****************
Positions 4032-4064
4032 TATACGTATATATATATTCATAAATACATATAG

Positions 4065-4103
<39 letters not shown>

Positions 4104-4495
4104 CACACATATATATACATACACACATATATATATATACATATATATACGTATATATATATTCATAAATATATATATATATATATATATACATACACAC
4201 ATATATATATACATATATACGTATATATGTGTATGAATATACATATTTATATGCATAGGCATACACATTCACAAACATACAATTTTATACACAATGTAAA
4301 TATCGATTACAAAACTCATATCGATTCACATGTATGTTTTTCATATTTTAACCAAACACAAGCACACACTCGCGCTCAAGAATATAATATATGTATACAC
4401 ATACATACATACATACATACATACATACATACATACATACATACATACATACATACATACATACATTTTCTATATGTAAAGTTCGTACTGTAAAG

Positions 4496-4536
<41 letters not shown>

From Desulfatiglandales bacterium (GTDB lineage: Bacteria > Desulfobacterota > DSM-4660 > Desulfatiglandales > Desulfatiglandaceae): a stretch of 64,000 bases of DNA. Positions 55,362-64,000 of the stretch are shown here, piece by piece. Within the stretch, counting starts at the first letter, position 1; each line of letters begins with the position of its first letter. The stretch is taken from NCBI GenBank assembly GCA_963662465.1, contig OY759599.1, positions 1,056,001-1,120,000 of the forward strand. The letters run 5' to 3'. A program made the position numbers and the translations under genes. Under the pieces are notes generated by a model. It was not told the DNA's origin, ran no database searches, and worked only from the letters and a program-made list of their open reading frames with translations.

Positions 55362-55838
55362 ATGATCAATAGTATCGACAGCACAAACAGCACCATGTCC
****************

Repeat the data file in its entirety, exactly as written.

Positions 4032-4064
4032 TATACGTATATATATATTCATAAATACATATAG

Positions 4065-4103
<39 letters not shown>

Positions 4104-4495
4104 CACACATATATATACATACACACATATATATATATACATATATATACGTATATATATATTCATAAATATATATATATATATATATATACATACACAC
4201 ATATATATATACATATATACGTATATATGTGTATGAATATACATATTTATATGCATAGGCATACACATTCACAAACATACAATTTTATACACAATGTAAA
4301 TATCGATTACAAAACTCATATCGATTCACATGTATGTTTTTCATATTTTAACCAAACACAAGCACACACTCGCGCTCAAGAATATAATATATGTATACAC
4401 ATACATACATACATACATACATACATACATACATACATACATACATACATACATACATACATACATTTTCTATATGTAAAGTTCGTACTGTAAAG

Positions 4496-4536
<41 letters not shown>

From Desulfatiglandales bacterium (GTDB lineage: Bacteria > Desulfobacterota > DSM-4660 > Desulfatiglandales > Desulfatiglandaceae): a stretch of 64,000 bases of DNA. Positions 55,362-64,000 of the stretch are shown here, piece by piece. Within the stretch, counting starts at the first letter, position 1; each line of letters begins with the position of its first letter. The stretch is taken from NCBI GenBank assembly GCA_963662465.1, contig OY759599.1, positions 1,056,001-1,120,000 of the forward strand. The letters run 5' to 3'. A program made the position numbers and the translations under genes. Under the pieces are notes generated by a model. It was not told the DNA's origin, ran no database searches, and worked only from the letters and a program-made list of their open reading frames with translations.

Positions 55362-55838
55362 ATGATCAATAGTATCGACAGCACAAACAGCACCATGTCC